Times were different in 1986—music, politics, fashion. Cancer treatment was different too. It was late in the year, just before Christmas, when Kathy Williams had a mastectomy. She had been diagnosed with breast cancer, and a left radical mastectomy was the recommended procedure.
“I had a lot of conversations in my mind,” she said. “What would happen if I wasn’t around to watch my kids grow up? There were so many thoughts, but I knew I had some time to get things done before my follow-up appointments in January.”
Now 34 year later, Williams is still cancer free. On Sunday, June 7, she will join celebrations across the country for National Cancer Survivor’s Day.
“The treatment for breast cancer has evolved over the years, so when you think about breast cancer 34 years ago, doctor’s recommendations were much different than now,” she said. “My oncologist did not recommend chemo; rather, I would have regular checkups and monitor my blood work. He was concerned about the possibility of cancer in my right breast. So, after much discussion, I chose the preventative method of another mastectomy. I feel blessed I am now cancer free.”
The American Cancer Society of Oklahoma has been with Williams on each step of her cancer journey and celebrates with her and so many others. “Shortly after my surgery I was visited in the hospital by an American Cancer Society volunteer,” she said. “I was so hopeful after her visit that I decided cancer will not beat me. I thought if she can survive, then I can too. I had four children and I planned on seeing them grow up, graduate, get married and have children. I knew there was a light behind the shadow of cancer, and I was going to fight the battle and win.” Today, Williams is a member of the ACS area Board of Directors and has a new role as ambassador for the Society’s “ResearcHERS” campaign.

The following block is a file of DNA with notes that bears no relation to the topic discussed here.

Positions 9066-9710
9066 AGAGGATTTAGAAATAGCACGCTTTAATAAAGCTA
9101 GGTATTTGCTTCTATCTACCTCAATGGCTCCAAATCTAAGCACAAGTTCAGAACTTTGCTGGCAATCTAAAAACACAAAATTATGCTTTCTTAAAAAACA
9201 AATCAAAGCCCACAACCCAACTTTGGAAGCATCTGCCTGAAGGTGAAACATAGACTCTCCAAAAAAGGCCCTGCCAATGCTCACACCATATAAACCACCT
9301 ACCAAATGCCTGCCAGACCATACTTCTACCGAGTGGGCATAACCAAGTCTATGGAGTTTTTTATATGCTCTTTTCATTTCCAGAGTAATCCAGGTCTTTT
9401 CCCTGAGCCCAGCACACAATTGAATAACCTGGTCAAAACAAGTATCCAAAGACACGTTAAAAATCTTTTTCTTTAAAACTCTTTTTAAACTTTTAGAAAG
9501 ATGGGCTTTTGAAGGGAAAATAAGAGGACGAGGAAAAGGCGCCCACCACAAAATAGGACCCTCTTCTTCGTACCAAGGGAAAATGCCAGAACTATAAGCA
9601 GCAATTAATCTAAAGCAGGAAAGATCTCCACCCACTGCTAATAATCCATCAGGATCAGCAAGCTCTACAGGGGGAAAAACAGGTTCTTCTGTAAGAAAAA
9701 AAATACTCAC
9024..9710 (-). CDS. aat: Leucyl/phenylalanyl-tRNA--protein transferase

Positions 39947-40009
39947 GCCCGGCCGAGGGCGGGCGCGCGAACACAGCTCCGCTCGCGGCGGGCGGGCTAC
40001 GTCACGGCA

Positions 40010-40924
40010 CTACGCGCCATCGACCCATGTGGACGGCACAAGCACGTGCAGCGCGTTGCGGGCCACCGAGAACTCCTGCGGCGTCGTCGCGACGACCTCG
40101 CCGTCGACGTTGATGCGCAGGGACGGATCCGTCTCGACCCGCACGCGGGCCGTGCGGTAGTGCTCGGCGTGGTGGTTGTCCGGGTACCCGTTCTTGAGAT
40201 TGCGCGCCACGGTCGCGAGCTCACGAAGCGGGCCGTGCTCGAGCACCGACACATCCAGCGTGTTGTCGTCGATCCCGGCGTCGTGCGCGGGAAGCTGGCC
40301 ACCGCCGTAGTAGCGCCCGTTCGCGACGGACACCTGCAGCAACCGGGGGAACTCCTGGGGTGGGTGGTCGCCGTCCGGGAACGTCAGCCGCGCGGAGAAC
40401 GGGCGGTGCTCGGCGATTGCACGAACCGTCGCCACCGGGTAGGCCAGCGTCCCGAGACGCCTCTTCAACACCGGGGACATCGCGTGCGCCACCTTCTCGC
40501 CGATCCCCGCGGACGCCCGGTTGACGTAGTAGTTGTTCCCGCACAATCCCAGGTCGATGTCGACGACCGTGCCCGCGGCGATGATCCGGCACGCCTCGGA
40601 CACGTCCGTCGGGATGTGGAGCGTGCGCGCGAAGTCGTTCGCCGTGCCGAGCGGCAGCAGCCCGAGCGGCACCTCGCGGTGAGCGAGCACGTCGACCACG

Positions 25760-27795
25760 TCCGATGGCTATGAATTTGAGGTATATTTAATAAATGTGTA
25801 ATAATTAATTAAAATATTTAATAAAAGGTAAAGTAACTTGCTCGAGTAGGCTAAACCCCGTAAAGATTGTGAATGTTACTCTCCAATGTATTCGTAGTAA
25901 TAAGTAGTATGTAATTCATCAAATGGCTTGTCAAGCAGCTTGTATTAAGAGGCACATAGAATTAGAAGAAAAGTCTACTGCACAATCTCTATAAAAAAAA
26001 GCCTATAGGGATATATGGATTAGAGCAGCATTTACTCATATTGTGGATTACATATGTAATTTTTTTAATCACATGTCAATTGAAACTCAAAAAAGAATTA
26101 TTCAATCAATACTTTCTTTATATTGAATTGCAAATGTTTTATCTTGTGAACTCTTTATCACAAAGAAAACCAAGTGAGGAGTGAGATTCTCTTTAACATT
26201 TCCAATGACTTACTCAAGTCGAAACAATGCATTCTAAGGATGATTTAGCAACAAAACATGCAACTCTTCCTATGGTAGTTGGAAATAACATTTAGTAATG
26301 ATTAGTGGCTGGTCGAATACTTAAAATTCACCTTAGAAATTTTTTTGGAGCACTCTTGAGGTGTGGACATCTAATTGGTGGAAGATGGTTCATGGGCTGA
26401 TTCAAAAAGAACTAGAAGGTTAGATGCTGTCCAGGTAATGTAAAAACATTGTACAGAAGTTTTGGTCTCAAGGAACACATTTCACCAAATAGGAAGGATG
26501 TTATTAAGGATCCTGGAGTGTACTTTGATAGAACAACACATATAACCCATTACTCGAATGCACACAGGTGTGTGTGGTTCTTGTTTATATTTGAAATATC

“I continue volunteering with the American Cancer Society in several different ways,” she said. “ResearcHERS brings together some of our community’s female leaders to raise funds that will fuel the work of women scientists right here in Oklahoma. Research dollars make a difference in surgeries, treatment and quality of life. If it wasn’t for the funds raised, advancements in surgery and treatment would not change. Those dollars make a difference to those being diagnosed with cancer today.”
This spring, the American Cancer Society suffered a significant financial impact due to the COVID-19 pandemic. But Williams believes the organization will emerge stronger.
“When I was in the hospital back in 1986, that ACS volunteer who visited me gave me so much hope,” she said. “She gave me hope that I wasn’t sure was even within my reach. She was gardening, playing golf, enjoying family. I remember thinking if she was cancer free, then I could be as well. And here I am, cancer free. The American Cancer Society does such great work on so many fronts. Every person can help, and every dollar makes a difference. You can give someone like me the hope they need to survive.”
Additional information about the American Cancer Society can be found at www.Cancer.org or via phone at 1-800-227-2345